Alabama's state emergency management agency said Thursday that it had confirmed 128 deaths from severe and deadly storms which have included tornados and ravaged Southern states in recent days.
The Alabama figure rose sharply from 61 earlier today. More than 32 people have died in Mississippi, 6 in Tennessee, 11 in Georgia and one in Virginia, the Associated Press reported.
One tornado in Alabama hit the college town of Tuscaloosa on Wednesday, killing 15 people, Reuters reported.
Our thoughts are with the families and communities in Alabama and Georgia that have been affected by the severe storms and tornados that have ripped through the region this evening and continue to impact the southern states, the Federal Emergency Management Agency said in a statement.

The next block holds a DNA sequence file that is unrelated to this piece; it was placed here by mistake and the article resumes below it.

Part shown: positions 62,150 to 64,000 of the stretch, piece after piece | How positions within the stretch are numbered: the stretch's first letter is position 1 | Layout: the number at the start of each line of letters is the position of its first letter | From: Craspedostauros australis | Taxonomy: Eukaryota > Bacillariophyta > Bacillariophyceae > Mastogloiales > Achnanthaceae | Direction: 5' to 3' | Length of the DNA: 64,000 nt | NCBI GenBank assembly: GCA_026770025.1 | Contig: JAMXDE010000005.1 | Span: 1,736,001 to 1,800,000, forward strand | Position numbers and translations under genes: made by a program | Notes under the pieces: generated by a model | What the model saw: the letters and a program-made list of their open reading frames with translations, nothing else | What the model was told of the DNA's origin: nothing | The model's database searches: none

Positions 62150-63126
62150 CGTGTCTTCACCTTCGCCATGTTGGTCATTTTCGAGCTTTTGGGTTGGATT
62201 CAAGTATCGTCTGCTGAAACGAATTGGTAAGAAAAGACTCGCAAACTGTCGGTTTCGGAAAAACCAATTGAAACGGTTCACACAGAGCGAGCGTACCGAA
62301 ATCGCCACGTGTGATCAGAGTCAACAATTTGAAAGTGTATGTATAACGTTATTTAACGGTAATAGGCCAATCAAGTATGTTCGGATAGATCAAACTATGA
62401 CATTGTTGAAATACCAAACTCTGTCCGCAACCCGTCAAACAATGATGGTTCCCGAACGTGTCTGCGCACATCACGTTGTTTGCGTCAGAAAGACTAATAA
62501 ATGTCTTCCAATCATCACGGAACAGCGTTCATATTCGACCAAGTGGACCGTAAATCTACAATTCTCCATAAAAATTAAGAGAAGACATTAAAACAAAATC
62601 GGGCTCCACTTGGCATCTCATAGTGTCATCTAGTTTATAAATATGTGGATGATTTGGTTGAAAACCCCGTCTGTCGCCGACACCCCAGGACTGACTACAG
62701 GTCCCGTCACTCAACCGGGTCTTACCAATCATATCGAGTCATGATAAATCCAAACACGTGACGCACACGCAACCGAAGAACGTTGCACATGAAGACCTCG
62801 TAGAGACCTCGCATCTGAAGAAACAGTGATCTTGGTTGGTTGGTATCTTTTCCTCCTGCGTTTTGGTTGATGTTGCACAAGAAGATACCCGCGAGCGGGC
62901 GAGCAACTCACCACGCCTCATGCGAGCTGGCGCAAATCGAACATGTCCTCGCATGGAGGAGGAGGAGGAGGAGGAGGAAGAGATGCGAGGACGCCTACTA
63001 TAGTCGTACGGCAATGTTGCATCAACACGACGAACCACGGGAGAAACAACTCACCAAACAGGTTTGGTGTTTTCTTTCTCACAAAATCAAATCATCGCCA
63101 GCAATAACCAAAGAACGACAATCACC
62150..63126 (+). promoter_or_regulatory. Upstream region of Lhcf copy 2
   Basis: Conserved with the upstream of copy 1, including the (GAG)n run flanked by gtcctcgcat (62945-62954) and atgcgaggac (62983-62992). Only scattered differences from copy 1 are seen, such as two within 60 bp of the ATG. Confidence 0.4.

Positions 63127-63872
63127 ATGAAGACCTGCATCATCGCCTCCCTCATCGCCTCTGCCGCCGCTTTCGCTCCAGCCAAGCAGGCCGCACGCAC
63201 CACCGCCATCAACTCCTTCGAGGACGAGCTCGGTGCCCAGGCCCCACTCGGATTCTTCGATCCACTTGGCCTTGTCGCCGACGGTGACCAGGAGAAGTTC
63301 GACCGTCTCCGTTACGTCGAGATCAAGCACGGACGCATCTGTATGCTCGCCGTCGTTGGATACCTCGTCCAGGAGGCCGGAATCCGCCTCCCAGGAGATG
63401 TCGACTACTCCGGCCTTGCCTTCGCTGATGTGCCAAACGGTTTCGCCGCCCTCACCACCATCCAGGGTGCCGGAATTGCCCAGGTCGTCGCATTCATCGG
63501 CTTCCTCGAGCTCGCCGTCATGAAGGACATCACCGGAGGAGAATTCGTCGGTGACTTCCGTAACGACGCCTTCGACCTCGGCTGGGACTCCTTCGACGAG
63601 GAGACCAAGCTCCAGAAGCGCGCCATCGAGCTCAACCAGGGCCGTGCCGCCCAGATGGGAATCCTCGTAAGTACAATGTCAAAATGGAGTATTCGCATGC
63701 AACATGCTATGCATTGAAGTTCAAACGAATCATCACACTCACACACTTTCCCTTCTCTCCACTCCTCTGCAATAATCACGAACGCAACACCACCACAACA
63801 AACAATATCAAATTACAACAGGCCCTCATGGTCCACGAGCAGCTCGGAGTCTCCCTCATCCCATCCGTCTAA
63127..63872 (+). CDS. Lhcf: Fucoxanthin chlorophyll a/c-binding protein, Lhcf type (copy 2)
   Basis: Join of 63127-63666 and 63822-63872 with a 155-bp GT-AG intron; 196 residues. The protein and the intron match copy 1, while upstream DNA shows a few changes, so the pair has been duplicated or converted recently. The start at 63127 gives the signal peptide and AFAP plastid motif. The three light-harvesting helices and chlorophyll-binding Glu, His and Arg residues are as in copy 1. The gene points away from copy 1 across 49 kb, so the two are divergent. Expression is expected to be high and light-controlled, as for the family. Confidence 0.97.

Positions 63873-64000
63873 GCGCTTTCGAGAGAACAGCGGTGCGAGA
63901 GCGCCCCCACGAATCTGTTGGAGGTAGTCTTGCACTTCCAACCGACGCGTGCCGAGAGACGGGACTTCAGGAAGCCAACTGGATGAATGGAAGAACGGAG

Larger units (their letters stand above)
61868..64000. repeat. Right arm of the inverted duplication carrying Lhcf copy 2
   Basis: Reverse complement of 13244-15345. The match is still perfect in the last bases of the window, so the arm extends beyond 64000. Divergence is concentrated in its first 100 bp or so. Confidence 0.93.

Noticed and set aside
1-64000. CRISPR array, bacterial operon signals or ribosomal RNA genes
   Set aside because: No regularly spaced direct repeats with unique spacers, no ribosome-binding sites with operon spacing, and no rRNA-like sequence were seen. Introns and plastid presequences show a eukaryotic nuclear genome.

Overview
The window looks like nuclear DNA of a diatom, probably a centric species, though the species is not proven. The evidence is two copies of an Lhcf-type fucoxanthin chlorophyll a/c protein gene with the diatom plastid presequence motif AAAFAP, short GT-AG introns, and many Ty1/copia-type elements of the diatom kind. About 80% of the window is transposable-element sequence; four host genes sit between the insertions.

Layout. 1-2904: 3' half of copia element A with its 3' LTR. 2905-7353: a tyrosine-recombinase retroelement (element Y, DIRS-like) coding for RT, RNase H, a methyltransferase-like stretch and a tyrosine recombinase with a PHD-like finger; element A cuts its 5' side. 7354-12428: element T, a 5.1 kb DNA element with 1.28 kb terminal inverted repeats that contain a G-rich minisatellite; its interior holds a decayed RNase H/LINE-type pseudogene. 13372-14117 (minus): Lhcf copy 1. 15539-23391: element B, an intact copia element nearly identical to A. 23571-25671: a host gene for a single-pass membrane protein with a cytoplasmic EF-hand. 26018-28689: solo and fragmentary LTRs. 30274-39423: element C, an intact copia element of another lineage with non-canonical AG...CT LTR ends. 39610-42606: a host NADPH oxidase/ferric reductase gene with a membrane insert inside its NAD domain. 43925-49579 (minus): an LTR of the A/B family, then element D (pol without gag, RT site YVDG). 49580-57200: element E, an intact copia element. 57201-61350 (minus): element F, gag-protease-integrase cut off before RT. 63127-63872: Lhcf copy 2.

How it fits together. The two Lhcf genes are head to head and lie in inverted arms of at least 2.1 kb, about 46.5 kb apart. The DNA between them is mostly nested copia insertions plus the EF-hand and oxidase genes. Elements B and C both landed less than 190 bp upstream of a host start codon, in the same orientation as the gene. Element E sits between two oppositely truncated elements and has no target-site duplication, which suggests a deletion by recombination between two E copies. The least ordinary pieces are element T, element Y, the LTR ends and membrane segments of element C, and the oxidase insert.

Wednesday evening, President Barack Obama signed an emergency declaration for Alabama, which provides federal support to state and local response efforts.
Federal officials will coordinate with states with the purpose of alleviating the hardship and suffering caused byt the emergency on the local population.
The Tennessee Valley Authority - which serves 155 local power companies - said Wednesday that the weather had caused serious damage to the utility's transmission system in Alabama, Tennessee, Kentucky and Mississippi, reporting that 78 large transmission lines remain out of service as of 6 a.m. EDT., although 12 have been restored.
Rob manning, TVA executive vice president of Power System Operations urged people never to approach power lines or transmission structures that are lying on the ground.
An energized power line on the ground causes electricity to fan out and anyone walking or running nearby could be electrocuted, he said, asking people to report downed power lines.